• Fever

  • Lethargy

  • Inappetence

  • Stiffness and lameness

  • Bleeding disorders (anemia)

  • Ocular changes

 

Less common signs:

 

  • Vomiting/diarrhea

  • Enlarged lymph nodes

  • Neurologic signs

 

Treatment

 

Antibiotics are the mainstay of treatment of this disease. Prognosis is good if pets are treated early in the disease.

 

Prevention

 

Dogs can be reinfected, so using a reliable tick preventative is important for pets that may be at risk of exposure.

 

Rocky Mountain Spotted Fever

 

Rocky Mountain spotted fever (RMSF) is a tick disease in dogs caused by a bacterium, known as Rickettsia rickettsia, which uses the American dog tick and the brown dog tick as its main carriers. This is typically an acute disease that lasts for about two weeks. 

 

This tick-borne disease tends to be seen in the Southeast and South Central US; however, it has been reported across the United States.

 

Clinical Signs

 

Most dogs do not show signs, but if signs do develop, they include:

 

  • Fever

  • Depression

  • Vomiting, diarrhea

  • Difficulty breathing

  • Cough

  • Bleeding disorders, anemia

  • Neurologic signs

  • Arrhythmias

 

Treatment

 

Pets who contract RMSF may require hospitalization. Treatment includes appropriate antibiotic therapy and supportive care for any fluid loss, blood abnormalities and anemia. Prognosis once clinical signs develop is fair.

 

Rocky Mountain Spotted Fever and Humans

 

RMSF is a zoonotic disease, meaning that humans can contract it as well. The Centers for Disease Control and Prevention (CDC), classify RMSF as a “nationally notifiable condition,” which means that confirmed cases should be reported to local or state health departments (depending on local laws).

 

Canine Babesiosis

 

Babesia is a protozoal disease that attacks the red blood cells in the body. The parasite can be transmitted through dog fights or blood transfusions (rare), but the most common mode of transmission is through tick bites.

 

Variations of babesia exist around the world, with the most notable in the US being B. gibsoni.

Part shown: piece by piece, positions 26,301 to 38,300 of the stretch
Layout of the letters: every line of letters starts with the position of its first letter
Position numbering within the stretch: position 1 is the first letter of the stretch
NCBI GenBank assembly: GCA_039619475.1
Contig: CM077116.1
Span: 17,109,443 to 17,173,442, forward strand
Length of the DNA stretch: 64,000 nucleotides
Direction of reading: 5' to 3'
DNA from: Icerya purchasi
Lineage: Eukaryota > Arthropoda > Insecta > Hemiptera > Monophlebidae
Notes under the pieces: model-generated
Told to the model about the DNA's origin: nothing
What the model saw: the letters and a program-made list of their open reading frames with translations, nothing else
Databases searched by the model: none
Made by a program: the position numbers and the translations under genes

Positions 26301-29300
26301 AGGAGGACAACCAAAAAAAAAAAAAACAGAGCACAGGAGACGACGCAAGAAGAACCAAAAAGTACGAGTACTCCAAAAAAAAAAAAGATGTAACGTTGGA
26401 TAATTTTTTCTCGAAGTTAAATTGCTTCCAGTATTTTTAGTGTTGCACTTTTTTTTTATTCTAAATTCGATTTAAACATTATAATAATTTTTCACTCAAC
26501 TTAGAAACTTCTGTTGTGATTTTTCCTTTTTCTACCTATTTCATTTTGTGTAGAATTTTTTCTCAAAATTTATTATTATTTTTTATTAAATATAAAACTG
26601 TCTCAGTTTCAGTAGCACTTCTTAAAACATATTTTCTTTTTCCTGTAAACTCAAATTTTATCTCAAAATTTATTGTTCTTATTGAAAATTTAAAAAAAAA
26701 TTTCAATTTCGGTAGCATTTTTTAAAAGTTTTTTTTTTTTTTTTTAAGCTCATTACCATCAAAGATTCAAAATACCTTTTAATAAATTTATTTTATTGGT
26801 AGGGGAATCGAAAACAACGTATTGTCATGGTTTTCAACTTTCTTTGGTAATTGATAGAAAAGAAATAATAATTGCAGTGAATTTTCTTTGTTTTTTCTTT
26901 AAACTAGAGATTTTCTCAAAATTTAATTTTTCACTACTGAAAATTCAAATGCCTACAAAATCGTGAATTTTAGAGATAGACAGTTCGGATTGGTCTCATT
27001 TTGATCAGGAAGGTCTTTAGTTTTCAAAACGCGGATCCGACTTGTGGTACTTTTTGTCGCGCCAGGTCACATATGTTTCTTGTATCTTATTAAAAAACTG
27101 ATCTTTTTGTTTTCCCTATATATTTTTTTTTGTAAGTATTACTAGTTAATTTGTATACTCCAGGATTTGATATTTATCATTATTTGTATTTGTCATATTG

Clinical Signs

 

Canine babesiosis tends to cause the following clinical signs:

 

  • Lethargy

  • Pale mucous membranes or jaundice

  • Fever

  • Enlarged lymph nodes or spleen

 

Treatment

 

Treatment with antiprotozoal drugs will be needed, and in some cases, antibiotics will also be used. Specific treatment depends on the babesia species identified and the severity of disease. Some pets will require hospitalization, IV fluids and blood transfusions.

 

Canine Bartonellosis

 

Canine Bartonellosis is a disease caused by the bacterium Bartonella spp. A version of this disease in people is commonly referred to as "cat scratch fever." The specific organism that transmits the disease has not yet been identified in the dog; however, ticks are suspected.

 

This is a disease that can affect cats and people as well.

 

Clinical Signs

 

  • Enlarged lymph nodes

  • Ocular changes

  • Lameness

  • Neurologic changes

 

Treatment

 

Treatment with an antibiotic or a combination of antibiotics is necessary for at least one month. Prognosis is good in those treated promptly. This is a zoonotic disease, meaning it can be contracted by pet owners.

 

This is another reason why flea and tick preventatives are so important for our pets.

 

Flea and Tick Prevention Can Help Keep Your Dog Protected

 

Because ticks can transmit diseases that can be harmful to both dogs and humans, proper year-round tick prevention (even in the winter months) is extremely important for your pet. Many products can help you do this.

 

Flea and tick prevention products your veterinarian could recommend may include:

 

 

Talk to your veterinarian about which would be a good fit for your pet.

 

Maintaining strict tick control on your dog and in the surrounding environment is key to preventing tick-borne illnesses. Examine your pet for ticks frequently and remove all ticks immediately.

 

In addition, keep grass, hedges and overgrowth on your property trimmed back to reduce the foliage for ticks and animals that carry them.

 

By: Dr. Monica Tarantino, DVM

Featured Image: iStock.com/Alfa Studio